Found 3 items, similar to principle.
English → Indonesian
asas, dasar, kaidah
English → English
n 1: a basic generalization that is accepted as true and that can
be used as a basis for reasoning or conduct; “their
principles of composition characterized all their works”
2: a rule or standard especially of good behavior; “a man of
; “he will not violate his principles”
3: a basic truth or law or assumption; “the principles of
4: a rule or law concerning a natural phenomenon or the
function of a complex system; “the principle of the
conservation of mass”
; “the principle of jet propulsion”
“the right-hand rule for inductive fields”
5: rule of personal conduct [syn: precept
6: (law) an explanation of the fundamental reasons (especially
an explanation of the working of some device in terms of
laws of nature); “the rationale for capital punishment”
“the principles of internal-combustion engines”
English → English
, n. [F. principe, L. principium
beginning, foundation, fr. princeps, -cipis. See Prince
1. Beginning; commencement. [Obs.]
Doubting sad end of principle unsound. --Spenser.
2. A source, or origin; that from which anything proceeds;
fundamental substance or energy; primordial substance;
ultimate element, or cause.
The soul of man is an active principle. --Tillotson.
3. An original faculty or endowment.
Nature in your principles hath set [benignity].
Those active principles whose direct and ultimate
object is the communication either of enjoyment or
4. A fundamental truth; a comprehensive law or doctrine, from
which others are derived, or on which others are founded;
a general truth; an elementary proposition; a maxim; an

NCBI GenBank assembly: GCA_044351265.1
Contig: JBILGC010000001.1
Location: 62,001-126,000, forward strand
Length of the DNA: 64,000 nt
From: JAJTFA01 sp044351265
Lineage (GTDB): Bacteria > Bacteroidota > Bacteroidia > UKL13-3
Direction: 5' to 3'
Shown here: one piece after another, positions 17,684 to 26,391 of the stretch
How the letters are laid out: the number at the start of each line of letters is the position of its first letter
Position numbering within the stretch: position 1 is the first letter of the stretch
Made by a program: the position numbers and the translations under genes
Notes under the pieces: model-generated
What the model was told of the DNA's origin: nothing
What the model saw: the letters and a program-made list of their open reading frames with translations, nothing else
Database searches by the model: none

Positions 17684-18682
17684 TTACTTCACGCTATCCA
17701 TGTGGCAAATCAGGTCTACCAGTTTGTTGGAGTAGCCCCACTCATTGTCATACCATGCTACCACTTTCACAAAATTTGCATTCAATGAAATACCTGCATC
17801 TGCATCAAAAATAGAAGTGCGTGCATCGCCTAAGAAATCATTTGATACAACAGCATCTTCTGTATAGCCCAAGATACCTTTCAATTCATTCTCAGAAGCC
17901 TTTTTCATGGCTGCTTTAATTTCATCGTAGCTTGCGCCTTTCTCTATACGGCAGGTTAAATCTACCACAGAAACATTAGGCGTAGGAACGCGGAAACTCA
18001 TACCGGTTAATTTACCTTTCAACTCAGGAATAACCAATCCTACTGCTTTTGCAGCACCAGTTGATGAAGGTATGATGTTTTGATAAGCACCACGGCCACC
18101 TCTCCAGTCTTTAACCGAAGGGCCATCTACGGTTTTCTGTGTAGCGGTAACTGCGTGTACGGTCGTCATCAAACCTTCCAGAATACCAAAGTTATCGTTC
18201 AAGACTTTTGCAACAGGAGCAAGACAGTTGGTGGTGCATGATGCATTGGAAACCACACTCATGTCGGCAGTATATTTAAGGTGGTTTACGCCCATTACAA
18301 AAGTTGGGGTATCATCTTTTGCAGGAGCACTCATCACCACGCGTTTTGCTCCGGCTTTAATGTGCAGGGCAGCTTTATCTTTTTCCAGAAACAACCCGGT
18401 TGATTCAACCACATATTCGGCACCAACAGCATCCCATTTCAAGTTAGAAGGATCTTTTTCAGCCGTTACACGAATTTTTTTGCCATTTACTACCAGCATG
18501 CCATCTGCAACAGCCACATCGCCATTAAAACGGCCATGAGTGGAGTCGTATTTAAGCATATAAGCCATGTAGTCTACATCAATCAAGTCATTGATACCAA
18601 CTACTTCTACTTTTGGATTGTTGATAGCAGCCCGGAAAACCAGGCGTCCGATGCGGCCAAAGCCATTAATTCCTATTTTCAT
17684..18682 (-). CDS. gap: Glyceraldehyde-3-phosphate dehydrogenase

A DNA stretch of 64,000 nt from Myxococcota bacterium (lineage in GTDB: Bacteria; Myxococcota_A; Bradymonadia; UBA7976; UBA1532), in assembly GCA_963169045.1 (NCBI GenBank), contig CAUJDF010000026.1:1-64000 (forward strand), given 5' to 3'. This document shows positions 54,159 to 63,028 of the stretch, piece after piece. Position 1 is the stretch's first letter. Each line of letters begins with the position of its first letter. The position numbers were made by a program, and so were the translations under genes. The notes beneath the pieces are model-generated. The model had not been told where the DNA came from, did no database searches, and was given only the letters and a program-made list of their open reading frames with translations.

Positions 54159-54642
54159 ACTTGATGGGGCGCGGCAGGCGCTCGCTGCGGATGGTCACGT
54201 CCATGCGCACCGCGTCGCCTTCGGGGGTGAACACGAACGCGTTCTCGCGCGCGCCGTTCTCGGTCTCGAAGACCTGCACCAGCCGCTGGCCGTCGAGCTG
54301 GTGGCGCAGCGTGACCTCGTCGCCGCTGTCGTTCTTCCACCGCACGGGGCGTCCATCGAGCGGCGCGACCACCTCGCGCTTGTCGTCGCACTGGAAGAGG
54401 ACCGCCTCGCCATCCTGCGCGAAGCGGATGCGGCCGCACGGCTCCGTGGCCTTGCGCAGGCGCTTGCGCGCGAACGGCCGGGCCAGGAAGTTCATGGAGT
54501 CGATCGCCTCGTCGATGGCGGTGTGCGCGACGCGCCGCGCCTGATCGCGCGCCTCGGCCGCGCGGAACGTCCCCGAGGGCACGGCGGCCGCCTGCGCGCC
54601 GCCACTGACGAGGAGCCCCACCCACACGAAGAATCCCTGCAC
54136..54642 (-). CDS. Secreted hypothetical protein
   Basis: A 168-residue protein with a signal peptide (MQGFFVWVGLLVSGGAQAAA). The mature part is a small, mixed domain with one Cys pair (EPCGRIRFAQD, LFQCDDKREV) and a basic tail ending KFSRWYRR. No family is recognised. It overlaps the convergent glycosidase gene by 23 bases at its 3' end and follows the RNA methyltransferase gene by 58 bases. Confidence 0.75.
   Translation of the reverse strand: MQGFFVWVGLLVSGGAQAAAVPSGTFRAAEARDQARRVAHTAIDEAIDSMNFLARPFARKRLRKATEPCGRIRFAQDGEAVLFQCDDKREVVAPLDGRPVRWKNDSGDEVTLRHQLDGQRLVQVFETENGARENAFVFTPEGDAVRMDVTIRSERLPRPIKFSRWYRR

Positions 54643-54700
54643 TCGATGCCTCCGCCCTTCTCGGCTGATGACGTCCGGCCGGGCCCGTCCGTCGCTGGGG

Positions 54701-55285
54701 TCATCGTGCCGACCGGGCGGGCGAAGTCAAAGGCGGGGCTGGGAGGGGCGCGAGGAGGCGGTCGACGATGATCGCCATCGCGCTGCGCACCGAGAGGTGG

axiom; a postulate.
Therefore, leaving the principles of the doctrine of
Christ, let us go on unto perfection. --Heb. vi. 1.
A good principle, not rightly understood, may prove
as hurtful as a bad. --Milton.
5. A settled rule of action; a governing law of conduct; an
opinion or belief which exercises a directing influence on
the life and behavior; a rule (usually, a right rule) of
conduct consistently directing one's actions; as, a person
of no principle.
All kinds of dishonesty destroy our pretenses to an
honest principle of mind. --Law.
6. (Chem.) Any original inherent constituent which
characterizes a substance, or gives it its essential
properties, and which can usually be separated by
analysis; -- applied especially to drugs, plant extracts,
Cathartine is the bitter, purgative principle of
, Principle of contradiction
, etc. See
, v. t. [imp. & p. p. Principled
pr. & vb. n. Principling
To equip with principles; to establish, or fix, in certain
principles; to impress with any tenet, or rule of conduct,
good or ill.
Governors should be well principled. --L'Estrange.
Let an enthusiast be principled that he or his teacher
is inspired. --Locke.